Sometimes it may be desirable to reduce the particle size of a pigment from an initial size to a colloidal size range. Thus, a pigment in combination with a dispersant can be ball milled, or the like preliminarily. Suitable dispersants are known to the prior art. For example, a suitable dispersant can be a polymer, for instance a styrene-alkylene block copolymer, such as that sold by Shell Chemical Co. under its trade designation "Kraton™1652." If desired, the charge control agent can be present at the time of a ball milling. The milled pigment dispersion can then be blended with a thermoplastic polymer of the type used in this invention to produce a core composition. Solvent soluble or partially soluble, pigments can be employed, such as, for example, bis(phthalocyanylalumino)tetraphenyldisiloxane cyan pigments, or the like.

Suitable charge control agents can be selected from among those taught in the art; see, for example, the teachings of U.S. Pat. Nos. 3,893,935; 4,079,014; and 4,323,634; and British Patent Nos. 1,501,065 and 1,420,839.

In addition to the characteristics above indicated, the encapsulated toner particles of this invention are characterized by being heat fusible at temperatures in the range of about 60° to about 170° C., which is the temperature range associated with the heat fusion temperature of many toners known to the art. Such a heat fusion temperature is presently considered advantageous since it enables toned images on a receiver sheet to be heat fused by conventional equipment and procedures. The encapsulated toner particles are also characterized by being pressure rupturable and cold flowable at applied pressures in the range of about 5 to about 30 pounds per square inch. Because of the uniform characteristics of encapsulated toner particles of this invention, it appears that at a given rupture pressure in this range, at least about 90 weight percent of these toner particles rupture, as shown by microscopic examination, immediately after the application of such pressure.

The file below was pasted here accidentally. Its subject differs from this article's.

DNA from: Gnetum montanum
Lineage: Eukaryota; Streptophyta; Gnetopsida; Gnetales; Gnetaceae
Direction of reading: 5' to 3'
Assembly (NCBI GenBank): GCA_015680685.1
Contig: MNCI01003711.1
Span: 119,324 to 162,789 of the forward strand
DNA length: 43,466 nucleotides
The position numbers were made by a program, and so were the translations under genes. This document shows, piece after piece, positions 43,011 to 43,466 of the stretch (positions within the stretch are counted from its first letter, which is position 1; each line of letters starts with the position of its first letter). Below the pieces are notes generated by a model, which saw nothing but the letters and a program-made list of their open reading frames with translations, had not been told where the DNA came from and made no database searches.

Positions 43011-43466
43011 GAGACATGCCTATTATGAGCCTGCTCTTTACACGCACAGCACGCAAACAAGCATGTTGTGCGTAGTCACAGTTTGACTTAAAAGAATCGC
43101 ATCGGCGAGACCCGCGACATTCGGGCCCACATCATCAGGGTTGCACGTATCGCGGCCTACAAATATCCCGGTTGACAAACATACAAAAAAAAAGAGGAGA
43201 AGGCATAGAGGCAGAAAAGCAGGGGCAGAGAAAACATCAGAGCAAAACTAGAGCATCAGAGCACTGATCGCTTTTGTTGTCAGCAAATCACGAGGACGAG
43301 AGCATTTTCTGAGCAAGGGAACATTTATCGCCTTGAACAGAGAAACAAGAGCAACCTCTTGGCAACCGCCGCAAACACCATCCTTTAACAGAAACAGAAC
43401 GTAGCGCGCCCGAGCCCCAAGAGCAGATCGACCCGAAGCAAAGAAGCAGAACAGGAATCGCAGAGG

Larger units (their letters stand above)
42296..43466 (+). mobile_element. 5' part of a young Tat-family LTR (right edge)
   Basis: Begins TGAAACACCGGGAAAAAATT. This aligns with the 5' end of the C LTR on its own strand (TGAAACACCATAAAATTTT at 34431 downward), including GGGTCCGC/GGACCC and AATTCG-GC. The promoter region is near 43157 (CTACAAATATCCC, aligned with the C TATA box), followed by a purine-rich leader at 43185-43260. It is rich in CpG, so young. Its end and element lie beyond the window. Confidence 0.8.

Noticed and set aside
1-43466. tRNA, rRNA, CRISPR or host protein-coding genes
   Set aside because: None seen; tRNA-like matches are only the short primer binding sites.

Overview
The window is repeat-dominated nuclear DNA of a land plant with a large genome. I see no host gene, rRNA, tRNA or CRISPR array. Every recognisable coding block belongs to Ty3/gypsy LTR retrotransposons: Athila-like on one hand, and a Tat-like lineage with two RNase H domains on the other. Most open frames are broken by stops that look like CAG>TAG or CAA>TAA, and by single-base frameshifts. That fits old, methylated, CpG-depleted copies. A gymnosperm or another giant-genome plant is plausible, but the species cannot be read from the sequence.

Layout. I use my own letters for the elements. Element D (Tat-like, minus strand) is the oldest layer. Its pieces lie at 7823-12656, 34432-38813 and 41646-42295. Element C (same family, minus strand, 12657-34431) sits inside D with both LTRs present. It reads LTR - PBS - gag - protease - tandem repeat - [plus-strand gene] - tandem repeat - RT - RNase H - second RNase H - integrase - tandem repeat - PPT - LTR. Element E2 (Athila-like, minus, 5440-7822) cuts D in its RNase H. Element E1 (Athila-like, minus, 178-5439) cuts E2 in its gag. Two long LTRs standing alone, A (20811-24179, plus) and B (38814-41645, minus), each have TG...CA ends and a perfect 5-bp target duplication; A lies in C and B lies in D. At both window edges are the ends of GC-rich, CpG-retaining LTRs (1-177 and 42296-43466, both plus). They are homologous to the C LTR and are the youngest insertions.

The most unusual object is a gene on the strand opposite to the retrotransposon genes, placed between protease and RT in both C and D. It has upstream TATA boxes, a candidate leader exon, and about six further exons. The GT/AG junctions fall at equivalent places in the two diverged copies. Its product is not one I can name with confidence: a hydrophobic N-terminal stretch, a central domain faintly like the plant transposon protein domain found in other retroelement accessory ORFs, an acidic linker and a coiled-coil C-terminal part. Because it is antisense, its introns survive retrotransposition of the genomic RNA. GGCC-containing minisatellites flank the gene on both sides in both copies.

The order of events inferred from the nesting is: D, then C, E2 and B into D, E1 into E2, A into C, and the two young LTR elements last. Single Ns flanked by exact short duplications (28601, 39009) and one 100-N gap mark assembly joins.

Such toner particles also have highly uniform physical and chemical characteristics within a given batch or group of toner particles. The similarity is believed to result largely from the method of production taught herewith. Such uniform characteristics make possible high quality toner image transfer as taught by the present invention.

(b) Methods of Preparation (b.1) Dispersion Preparation

To prepare encapsulated toner particles of this invention, components of a core composition are preliminarily colloidally dispersed and/or dissolved together in a water-immersible organic carrier liquid which has a boiling point below that of water. For convenience herein, the term "dispersion" is inclusive of colloidal dispersions, true solutions, and mixtures thereof. The composition of such a dispersion on a total solids basis corresponds to the composition of a core composition as above described. The total weight percent of solids in such carrier liquid is in the range of about 15 to about 40 weight percent with the balance of the dispersion comprising the carrier liquid.

Preferably, the polymer and the charge control agent are each dissolved in the carrier liquid. If the colorant is a dye, then the dye is preferably dissolved in the carrier liquid.

Useful carrier liquids that preferably dissolve the polymer and which are also immiscible with water include, for example, chloromethane, dichloromethane, ethyl acetate, vinyl chloride, methyl ethyl ketone, trichloromethane, carbon tetrachloride, ethylene, chloride, trichlorethane, toluene, xylene, cyclohexanone, 2-nitropropane, and the like. A particularly useful carrier liquid is dichloromethane because it is both a good solvent for many polymers while at the same time it is immiscible with water. Further, its volatility is such that it can be readily removed from the discontinuous phase droplets by evaporation during particle preparation.